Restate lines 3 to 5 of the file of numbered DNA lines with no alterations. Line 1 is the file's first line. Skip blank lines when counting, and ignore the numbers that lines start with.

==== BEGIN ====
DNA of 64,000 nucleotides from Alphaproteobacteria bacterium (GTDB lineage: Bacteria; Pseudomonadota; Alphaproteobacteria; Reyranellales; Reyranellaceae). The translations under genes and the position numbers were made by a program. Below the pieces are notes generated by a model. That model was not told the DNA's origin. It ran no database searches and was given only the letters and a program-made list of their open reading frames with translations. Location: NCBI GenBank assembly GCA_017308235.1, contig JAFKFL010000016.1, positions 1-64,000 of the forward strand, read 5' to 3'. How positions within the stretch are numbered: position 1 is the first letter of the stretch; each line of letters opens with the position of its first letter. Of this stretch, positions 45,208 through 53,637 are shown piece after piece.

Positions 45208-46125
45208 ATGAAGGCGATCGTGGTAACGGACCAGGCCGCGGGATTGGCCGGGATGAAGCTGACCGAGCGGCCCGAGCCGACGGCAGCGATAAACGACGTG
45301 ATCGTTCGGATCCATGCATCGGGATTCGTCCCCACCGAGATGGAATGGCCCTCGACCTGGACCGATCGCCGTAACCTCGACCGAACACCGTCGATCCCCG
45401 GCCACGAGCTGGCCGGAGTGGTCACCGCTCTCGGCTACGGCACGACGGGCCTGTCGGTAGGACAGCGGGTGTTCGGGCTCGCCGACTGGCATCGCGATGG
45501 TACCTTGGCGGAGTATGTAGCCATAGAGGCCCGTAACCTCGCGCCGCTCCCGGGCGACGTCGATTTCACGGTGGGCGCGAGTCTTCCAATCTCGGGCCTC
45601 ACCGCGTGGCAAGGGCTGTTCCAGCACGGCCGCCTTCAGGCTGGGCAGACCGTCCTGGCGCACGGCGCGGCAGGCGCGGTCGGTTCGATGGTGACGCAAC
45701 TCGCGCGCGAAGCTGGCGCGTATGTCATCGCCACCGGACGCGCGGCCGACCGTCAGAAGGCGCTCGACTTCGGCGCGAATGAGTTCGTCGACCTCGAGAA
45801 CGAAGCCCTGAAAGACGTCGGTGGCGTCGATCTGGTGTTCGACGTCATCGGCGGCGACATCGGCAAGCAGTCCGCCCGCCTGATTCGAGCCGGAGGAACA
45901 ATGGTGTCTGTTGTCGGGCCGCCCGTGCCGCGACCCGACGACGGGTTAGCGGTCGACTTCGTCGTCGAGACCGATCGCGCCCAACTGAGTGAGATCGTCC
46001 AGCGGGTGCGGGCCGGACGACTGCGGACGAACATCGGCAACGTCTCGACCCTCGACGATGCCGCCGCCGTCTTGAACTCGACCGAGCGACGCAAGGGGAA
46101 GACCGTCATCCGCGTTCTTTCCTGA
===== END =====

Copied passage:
45208 ATGAAGGCGATCGTGGTAACGGACCAGGCCGCGGGATTGGCCGGGATGAAGCTGACCGAGCGGCCCGAGCCGACGGCAGCGATAAACGACGTG
45301 ATCGTTCGGATCCATGCATCGGGATTCGTCCCCACCGAGATGGAATGGCCCTCGACCTGGACCGATCGCCGTAACCTCGACCGAACACCGTCGATCCCCG
45401 GCCACGAGCTGGCCGGAGTGGTCACCGCTCTCGGCTACGGCACGACGGGCCTGTCGGTAGGACAGCGGGTGTTCGGGCTCGCCGACTGGCATCGCGATGG